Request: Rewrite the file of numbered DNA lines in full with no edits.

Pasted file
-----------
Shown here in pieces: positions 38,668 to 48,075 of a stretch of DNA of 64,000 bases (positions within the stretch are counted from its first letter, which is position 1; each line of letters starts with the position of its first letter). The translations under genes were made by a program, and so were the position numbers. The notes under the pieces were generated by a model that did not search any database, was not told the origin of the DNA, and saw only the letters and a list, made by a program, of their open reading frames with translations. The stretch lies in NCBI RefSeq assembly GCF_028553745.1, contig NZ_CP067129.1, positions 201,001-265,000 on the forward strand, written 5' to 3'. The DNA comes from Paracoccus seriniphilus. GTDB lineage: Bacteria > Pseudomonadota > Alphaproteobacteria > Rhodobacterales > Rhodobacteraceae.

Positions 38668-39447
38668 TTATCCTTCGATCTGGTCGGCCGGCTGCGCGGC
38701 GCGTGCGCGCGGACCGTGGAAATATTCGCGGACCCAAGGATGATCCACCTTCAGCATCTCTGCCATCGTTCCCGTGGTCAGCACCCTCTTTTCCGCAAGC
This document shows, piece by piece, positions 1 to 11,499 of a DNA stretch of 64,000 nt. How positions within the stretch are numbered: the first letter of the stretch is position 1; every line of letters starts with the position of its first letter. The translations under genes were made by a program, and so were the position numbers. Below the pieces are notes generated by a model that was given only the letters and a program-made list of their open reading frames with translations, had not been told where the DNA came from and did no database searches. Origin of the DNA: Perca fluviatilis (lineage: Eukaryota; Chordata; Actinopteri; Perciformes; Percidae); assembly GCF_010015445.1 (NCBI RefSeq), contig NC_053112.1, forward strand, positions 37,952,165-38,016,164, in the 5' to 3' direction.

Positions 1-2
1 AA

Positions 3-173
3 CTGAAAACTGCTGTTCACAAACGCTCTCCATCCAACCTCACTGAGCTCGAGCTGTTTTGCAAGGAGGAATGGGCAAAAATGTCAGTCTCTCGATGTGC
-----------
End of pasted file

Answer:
Shown here in pieces: positions 38,668 to 48,075 of a stretch of DNA of 64,000 bases (positions within the stretch are counted from its first letter, which is position 1; each line of letters starts with the position of its first letter). The translations under genes were made by a program, and so were the position numbers. The notes under the pieces were generated by a model that did not search any database, was not told the origin of the DNA, and saw only the letters and a list, made by a program, of their open reading frames with translations. The stretch lies in NCBI RefSeq assembly GCF_028553745.1, contig NZ_CP067129.1, positions 201,001-265,000 on the forward strand, written 5' to 3'. The DNA comes from Paracoccus seriniphilus. GTDB lineage: Bacteria > Pseudomonadota > Alphaproteobacteria > Rhodobacterales > Rhodobacteraceae.

Positions 38668-39447
38668 TTATCCTTCGATCTGGTCGGCCGGCTGCGCGGC
38701 GCGTGCGCGCGGACCGTGGAAATATTCGCGGACCCAAGGATGATCCACCTTCAGCATCTCTGCCATCGTTCCCGTGGTCAGCACCCTCTTTTCCGCAAGC
This document shows, piece by piece, positions 1 to 11,499 of a DNA stretch of 64,000 nt. How positions within the stretch are numbered: the first letter of the stretch is position 1; every line of letters starts with the position of its first letter. The translations under genes were made by a program, and so were the position numbers. Below the pieces are notes generated by a model that was given only the letters and a program-made list of their open reading frames with translations, had not been told where the DNA came from and did no database searches. Origin of the DNA: Perca fluviatilis (lineage: Eukaryota; Chordata; Actinopteri; Perciformes; Percidae); assembly GCF_010015445.1 (NCBI RefSeq), contig NC_053112.1, forward strand, positions 37,952,165-38,016,164, in the 5' to 3' direction.

Positions 1-2
1 AA

Positions 3-173
3 CTGAAAACTGCTGTTCACAAACGCTCTCCATCCAACCTCACTGAGCTCGAGCTGTTTTGCAAGGAGGAATGGGCAAAAATGTCAGTCTCTCGATGTGC